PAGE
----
By Jake Sasso

Police officers should be required, or at least allowed, to wear body cameras when on duty. Constantly, the news reports stories of people being harassed, and even killed, by police. And the public gets aroused and restless, wanting the policemen put in jail. But, this cannot happen because no one knows what actually happened. The policeman says that he was threatened, the victim says that he was innocent, and the witnesses have different stories. So how can we find evidence that will put everyone on the same page? Body cameras.
Body cameras are cameras that can record video, and they are attached to police officers to film what really happens. Some people argue that these cameras invade the rights protected by the Fourth Amendment, but this is not so. Police cameras are not all that new, and body cameras have already been put in place. The positive effects of body cameras worn by policemen on duty greatly outweigh the negative effects.
Many argue that body cameras are an invasion of the rights of the people, protected by the Bill of Rights. According to the Fourth Amendment, Americans are protected from “unreasonable searches and seizures.” Recording crimes is not unreasonable, nor should it be considered “searches and seizures.”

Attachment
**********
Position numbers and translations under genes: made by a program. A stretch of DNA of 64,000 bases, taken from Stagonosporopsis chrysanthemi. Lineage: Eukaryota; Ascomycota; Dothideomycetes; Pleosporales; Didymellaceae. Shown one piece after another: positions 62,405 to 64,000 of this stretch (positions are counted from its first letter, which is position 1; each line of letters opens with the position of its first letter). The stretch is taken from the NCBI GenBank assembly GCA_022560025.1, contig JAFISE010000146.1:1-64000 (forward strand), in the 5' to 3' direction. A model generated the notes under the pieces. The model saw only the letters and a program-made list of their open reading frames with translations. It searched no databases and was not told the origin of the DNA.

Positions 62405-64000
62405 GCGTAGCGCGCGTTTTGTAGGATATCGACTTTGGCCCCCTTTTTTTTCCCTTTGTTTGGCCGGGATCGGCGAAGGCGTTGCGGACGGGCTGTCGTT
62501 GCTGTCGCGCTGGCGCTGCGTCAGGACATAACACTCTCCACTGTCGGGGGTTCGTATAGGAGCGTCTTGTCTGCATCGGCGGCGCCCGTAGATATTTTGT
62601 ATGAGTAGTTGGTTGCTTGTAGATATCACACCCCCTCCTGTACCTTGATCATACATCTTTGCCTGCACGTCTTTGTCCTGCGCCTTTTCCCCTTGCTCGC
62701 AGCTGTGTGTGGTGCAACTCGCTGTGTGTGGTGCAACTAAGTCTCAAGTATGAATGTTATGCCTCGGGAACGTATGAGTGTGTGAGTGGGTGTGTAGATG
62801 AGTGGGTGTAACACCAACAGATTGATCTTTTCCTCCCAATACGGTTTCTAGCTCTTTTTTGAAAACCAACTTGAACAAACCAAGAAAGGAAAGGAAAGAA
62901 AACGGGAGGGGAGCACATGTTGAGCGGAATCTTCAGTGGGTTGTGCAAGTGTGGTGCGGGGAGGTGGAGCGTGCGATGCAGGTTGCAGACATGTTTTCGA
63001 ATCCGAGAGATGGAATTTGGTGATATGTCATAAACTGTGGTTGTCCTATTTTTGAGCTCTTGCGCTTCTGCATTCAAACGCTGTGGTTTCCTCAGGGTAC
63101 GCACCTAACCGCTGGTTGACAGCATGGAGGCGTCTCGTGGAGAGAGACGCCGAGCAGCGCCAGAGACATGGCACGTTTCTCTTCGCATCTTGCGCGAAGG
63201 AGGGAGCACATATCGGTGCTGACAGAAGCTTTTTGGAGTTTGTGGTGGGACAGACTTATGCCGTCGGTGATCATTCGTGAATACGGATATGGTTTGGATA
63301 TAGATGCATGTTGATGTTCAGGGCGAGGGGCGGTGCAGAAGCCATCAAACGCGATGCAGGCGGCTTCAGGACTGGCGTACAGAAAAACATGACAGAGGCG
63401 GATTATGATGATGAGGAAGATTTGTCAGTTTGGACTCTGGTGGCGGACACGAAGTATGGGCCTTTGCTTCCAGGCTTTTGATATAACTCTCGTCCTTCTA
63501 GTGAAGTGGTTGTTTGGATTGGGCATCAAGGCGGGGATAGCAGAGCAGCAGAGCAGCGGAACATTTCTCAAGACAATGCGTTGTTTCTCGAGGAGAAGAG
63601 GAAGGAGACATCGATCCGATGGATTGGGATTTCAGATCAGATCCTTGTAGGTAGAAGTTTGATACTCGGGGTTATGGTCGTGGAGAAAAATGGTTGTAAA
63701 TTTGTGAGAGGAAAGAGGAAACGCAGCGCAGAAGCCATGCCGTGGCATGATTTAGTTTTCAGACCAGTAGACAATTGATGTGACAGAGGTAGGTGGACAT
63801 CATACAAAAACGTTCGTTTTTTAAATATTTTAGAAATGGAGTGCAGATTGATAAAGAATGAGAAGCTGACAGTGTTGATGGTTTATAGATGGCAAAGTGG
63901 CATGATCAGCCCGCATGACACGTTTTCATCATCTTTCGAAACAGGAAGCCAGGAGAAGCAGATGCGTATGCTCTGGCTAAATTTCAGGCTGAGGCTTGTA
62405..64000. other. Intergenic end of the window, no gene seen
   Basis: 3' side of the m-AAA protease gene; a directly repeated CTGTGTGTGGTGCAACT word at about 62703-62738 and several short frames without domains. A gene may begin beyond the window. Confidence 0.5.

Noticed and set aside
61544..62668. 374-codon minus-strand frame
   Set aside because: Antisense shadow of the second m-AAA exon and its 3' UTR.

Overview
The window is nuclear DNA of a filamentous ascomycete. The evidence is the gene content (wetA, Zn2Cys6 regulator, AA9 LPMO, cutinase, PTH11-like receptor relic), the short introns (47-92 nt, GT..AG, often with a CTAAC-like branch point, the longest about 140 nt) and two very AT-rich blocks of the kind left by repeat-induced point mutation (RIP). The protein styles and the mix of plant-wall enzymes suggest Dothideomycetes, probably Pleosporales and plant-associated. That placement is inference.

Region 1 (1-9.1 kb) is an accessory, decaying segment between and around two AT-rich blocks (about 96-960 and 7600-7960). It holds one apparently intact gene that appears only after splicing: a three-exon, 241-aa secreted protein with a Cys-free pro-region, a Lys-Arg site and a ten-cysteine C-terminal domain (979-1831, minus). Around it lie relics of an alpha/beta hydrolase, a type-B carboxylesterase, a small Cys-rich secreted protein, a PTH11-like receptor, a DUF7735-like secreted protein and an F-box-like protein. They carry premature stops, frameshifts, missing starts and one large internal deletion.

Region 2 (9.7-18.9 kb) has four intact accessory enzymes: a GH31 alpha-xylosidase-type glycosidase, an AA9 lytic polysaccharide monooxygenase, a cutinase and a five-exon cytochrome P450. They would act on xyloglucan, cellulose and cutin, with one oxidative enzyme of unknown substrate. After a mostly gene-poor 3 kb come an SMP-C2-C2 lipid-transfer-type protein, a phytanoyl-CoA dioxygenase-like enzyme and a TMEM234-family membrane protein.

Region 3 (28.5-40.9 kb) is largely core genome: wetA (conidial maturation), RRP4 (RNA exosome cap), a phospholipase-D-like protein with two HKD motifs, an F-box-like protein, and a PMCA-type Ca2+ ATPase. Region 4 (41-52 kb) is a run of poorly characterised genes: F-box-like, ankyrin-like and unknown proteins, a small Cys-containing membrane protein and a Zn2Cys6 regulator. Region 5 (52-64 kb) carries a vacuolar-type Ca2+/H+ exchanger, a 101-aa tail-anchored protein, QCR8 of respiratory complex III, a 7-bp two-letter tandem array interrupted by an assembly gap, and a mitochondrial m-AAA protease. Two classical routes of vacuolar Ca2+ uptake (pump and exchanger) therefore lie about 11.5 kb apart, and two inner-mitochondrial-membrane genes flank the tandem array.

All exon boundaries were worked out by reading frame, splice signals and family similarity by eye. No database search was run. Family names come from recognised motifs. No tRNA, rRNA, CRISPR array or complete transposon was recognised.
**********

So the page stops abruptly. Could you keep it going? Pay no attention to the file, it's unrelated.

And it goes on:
The recording that the police will be doing will merely be gathering evidence to prove criminals guilty. And the police won’t be recording whenever they want; only when they are on duty. Specifically, “Most police departments require officers to press ‘record’ only when there’s a service call—anything from a car accident to an assault,” Veronica Majerol says in her article “Should Police Wear Body Cameras?”

So not only do the body cameras help protect the public from criminals, but they still abide by the law because they are only used when necessary! It is technically legal for anyone to record anyone in public, so why should police not receive this right as well? They should! It is being done for a good cause, and it’s legal, so there is no good reason why police should not be allowed to wear body cameras.

If some people still believe that body cameras are bad, there is further evidence to disprove them. Although body cameras are rather new, there is another type of police camera being used. These are called dashboard cameras. These cameras are installed on the inside of police cars, on top of the dashboard. They record what goes on in front of police cars. Majerol reports that these cameras in police cars “date back to at least the 1990s.” These cameras are widely accepted by the public and used throughout the country, so why shouldn’t body cameras be allowed?

Well, some people will argue, that dashboard cameras don’t film inside people’s house like body cameras do. This is true, but policemen will not be filming inside people’s houses because they are not allowed in without a warrant. And, if the police have a warrant, then they are arresting a person who has broken the law, so they need the cameras.

Without the cameras, headlines in the news about police harassments will keep popping up, whether they be true or false. Police cameras do not invade privacy or rights, nor are they anything new. Similar cameras have been used for decades, and we haven’t had problems with them. They are already being used in some places, and they should be used everywhere. Only good can come from body cameras; they are the solution to our nation’s police brutality problems. With having video evidence of what really happens, the public is a safer place.